Arizona Department of Education and NAU introduce the First State Teacher Residency Program

I remember when I was preparing to become a history teacher and I had to take out student loans and work a second job because there was no compensation for my internship and student teaching experience.

That is a situation virtually all Arizona educators struggle with when preparing to enter the classroom.

Until perhaps now.

At an October 24 joint press conference between Arizona K-12 Center, Northern Arizona University, the Osborn School District, and Arizona Superintendent of Public Instruction Kathy Hoffman, the creation of the Arizona Teacher Residency Program was announced.

This new program is designed to recruit highly qualified individuals to become certified instructors and help reduce both the Grand Canyon state’s teacher shortage (especially in Title One and rural areas) and turnover rate.

This program, funded with a five million dollar grant from the Arizona Department of Education after receiving funds from Elementary and Secondary School Emergency Relief funds, is patterned after residency programs physicians go through and similar ones in Boston and Chicago.

The Residency Program would recruit interested college graduates (up to 30 for the first year in 2022) of any degree into the teacher residency program by placing them into a year-long instructor apprenticeship after a two-week summer orientation program. During this apprenticeship, they would receive a $15,000 stipend, qualify for access to health insurance, have a veteran teacher (who will also receive a supervisor stipend and mentor training) serve as a mentor, and work towards a master’s degree (through the Arizona K-12 Learning Center at Northern Arizona University) in elementary education. Secondary school degrees would come later.  After the first year of the residency, the new instructor is placed in a full-time position in a school district as the teacher of record for the second year of the program and paid a salary. The placement will probably be in a title one school in the Phoenix area or, when the program grows, an area (probably rural) where there is a great need for instructors on a three-year commitment.

Accepted students could apply to the Arizona Teachers Academy for additional grants or apply for student loans to cover any expenses during that first year.


During the press conference announcing this major initiative, Superintendent Hoffman stressed:

“Through this extended fieldwork and the master’s degree coursework that revolves around this experience, residents truly learn what it means to develop and sustain themselves as teachers. As a result, residencies have a strong track record of advancing teacher retention, and student achievement, too. Now is the time to establish a teacher residency program as another meaningful solution to addressing our teacher shortage.”

Northern Arizona University President José Luis Cruz Rivera commented:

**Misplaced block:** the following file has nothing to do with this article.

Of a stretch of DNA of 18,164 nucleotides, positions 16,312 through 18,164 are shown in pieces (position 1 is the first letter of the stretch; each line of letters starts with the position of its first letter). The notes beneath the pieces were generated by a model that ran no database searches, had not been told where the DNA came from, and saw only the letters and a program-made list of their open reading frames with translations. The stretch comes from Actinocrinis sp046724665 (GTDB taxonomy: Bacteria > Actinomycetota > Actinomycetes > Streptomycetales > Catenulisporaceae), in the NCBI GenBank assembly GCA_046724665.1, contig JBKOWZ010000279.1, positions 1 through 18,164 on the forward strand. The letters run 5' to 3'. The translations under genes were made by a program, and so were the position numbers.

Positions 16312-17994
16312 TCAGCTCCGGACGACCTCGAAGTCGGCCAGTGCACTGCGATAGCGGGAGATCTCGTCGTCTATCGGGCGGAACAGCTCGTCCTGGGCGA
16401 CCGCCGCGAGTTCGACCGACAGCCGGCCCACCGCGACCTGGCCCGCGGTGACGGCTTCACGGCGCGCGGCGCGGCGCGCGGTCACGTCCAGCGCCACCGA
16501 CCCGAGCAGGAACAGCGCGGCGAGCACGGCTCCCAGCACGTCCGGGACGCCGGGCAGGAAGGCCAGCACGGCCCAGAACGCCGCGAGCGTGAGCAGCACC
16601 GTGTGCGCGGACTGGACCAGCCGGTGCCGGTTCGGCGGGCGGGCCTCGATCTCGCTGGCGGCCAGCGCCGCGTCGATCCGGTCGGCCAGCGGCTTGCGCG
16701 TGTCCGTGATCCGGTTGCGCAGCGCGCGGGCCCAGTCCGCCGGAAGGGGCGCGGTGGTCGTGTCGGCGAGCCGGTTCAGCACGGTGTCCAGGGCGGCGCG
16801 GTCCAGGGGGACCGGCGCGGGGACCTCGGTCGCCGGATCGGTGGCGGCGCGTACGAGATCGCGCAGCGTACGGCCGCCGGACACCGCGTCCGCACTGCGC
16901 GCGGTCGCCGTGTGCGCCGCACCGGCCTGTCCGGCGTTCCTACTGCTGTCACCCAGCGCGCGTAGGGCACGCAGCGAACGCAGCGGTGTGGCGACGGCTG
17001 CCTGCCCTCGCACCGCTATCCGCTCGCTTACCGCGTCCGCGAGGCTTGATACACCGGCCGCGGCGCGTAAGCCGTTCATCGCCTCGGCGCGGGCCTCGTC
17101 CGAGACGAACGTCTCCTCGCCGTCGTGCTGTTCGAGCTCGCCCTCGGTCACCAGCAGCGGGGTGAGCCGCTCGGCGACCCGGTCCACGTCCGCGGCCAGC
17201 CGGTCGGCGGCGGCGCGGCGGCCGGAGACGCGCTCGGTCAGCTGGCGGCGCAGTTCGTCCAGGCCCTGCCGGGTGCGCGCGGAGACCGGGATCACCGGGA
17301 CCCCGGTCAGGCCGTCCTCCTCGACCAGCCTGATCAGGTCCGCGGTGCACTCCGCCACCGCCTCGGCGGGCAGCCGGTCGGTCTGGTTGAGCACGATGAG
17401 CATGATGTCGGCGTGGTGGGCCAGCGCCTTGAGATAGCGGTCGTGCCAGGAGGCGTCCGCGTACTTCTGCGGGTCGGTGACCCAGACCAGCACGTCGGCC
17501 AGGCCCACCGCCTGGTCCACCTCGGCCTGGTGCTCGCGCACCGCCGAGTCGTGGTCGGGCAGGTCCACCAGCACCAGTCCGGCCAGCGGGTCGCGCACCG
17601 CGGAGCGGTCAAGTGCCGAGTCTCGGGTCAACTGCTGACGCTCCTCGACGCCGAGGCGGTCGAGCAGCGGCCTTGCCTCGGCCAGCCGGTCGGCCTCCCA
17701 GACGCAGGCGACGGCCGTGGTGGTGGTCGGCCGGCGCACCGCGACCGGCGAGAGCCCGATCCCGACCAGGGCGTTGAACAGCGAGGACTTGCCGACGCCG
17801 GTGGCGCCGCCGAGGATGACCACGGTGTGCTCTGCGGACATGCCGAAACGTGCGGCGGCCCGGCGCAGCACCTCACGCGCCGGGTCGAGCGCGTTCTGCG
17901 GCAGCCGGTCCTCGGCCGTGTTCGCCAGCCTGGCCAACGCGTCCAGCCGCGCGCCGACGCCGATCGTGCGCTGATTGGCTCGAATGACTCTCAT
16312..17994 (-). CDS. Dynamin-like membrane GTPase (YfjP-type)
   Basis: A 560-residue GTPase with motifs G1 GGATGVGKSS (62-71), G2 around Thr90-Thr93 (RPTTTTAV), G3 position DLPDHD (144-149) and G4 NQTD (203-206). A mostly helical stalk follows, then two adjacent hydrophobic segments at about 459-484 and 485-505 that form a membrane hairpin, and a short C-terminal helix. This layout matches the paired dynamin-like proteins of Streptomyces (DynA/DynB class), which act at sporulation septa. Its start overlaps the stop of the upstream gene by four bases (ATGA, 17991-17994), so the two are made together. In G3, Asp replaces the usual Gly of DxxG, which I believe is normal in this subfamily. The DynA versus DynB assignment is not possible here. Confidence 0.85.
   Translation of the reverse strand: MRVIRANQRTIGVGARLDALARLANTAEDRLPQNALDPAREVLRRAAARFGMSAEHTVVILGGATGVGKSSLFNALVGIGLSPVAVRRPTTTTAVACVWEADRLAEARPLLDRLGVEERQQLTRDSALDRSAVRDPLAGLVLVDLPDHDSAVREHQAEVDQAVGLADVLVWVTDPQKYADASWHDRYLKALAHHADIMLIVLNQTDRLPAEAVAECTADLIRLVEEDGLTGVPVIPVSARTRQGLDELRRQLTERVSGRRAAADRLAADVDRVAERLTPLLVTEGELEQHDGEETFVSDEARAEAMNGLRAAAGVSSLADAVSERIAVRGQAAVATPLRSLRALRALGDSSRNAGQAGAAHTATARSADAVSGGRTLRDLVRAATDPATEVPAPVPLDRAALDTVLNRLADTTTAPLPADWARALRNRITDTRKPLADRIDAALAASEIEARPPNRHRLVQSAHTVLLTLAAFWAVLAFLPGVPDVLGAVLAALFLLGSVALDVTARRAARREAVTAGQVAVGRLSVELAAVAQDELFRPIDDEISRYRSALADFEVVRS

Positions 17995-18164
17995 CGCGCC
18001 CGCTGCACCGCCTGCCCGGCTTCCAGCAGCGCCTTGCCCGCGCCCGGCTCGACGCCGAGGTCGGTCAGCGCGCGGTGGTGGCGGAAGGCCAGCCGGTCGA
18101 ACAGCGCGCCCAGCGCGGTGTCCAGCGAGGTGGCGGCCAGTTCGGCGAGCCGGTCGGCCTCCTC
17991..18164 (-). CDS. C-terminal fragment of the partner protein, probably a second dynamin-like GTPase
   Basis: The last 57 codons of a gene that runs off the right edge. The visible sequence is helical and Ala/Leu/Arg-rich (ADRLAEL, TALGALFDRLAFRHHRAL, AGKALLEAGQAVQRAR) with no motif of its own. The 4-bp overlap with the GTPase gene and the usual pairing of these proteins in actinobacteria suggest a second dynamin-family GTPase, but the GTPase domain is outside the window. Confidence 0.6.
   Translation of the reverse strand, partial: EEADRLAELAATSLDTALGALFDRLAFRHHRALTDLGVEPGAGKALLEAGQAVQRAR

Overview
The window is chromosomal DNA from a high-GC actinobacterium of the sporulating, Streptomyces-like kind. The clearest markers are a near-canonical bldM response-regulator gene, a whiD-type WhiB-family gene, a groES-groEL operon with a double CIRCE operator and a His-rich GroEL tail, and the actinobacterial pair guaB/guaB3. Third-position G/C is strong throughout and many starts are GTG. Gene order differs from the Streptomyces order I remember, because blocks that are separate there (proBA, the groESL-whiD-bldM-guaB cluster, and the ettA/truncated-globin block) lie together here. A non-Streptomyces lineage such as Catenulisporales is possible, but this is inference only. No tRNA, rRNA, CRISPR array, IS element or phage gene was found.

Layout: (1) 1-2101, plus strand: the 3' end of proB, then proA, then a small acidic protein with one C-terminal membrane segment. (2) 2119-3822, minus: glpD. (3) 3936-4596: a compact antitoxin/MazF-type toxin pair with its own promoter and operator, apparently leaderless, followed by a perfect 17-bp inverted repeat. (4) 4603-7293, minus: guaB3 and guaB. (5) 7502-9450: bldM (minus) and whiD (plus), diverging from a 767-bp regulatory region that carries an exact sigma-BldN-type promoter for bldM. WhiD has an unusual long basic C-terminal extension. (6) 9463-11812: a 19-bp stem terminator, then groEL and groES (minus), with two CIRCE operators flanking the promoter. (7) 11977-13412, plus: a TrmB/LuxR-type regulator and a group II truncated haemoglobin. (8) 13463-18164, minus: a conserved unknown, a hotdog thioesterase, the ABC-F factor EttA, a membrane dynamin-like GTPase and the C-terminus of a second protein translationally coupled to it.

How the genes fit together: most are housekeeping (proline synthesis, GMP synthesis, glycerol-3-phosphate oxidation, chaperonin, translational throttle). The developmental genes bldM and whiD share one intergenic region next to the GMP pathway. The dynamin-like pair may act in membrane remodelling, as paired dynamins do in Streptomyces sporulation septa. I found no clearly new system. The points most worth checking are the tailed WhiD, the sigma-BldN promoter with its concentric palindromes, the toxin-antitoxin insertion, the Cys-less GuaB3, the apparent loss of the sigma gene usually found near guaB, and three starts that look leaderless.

“Access to education is the great equalizer in mobility, and a high-quality teacher is the largest influence in any child’s educational achievement. NAU is proud to build on the accomplishments of diversifying our teaching force and attracting individuals to this wonderful profession by adding the teacher residency program through the grant provided by the Arizona Department of Education today.”

Dr. Kathy Wiebke, the Executive Director of the Arizona K-12 Learning Center relayed:

“What will set the Arizona Teacher Residency apart from others is the involvement of the Arizona K12 Center. Residents will have access to highly trained and effective instructional mentors to help support them. Once they graduate, they will continue to have the support of the Arizona K12 Center, including professional learning focused on high-leverage practices and a community of exceptional teachers.”

Dr. Victoria Theisen-Homer, the founding director of the Arizona K-12 Learning Center offered:

“Arizona is ripe for a teacher residency. We need more highly qualified and caring teachers, more teachers who look like their students, and more teachers who will stay in the classroom. We’re really excited to build a program that honors and serves our state’s diverse communities.”

When asked about what districts the Residency program would start in and whether this program would extend to the education departments at Arizona State University and the University of Arizona, Dr. Theisen-Homer replied:

“Initially, we will partner with a few different Title-1 elementary districts in Phoenix. We will be announcing those partner districts within the next several weeks. We plan to expand to high school districts/schools and rural areas in the coming years. Once we expand to high schools, the subject areas in which we certify teachers will depend on the areas of greatest need identified by our partner districts. We will only accept residents who the districts feel they can place in the following year. We will be working closely with the individual schools and districts to meet their particular needs.

Right now, we are so excited to have a partnership with Northern Arizona University, where the leadership has provided so much support for this program’s creation. In future years, we would love to see this model expand. As a state-wide center, the Arizona K12 Center could partner with any of the state universities around initiatives like this in years to come.”

For more information on the Arizona Teacher Residency program or to apply, please go to:

Arizona Teacher Residency Fact Sheet Final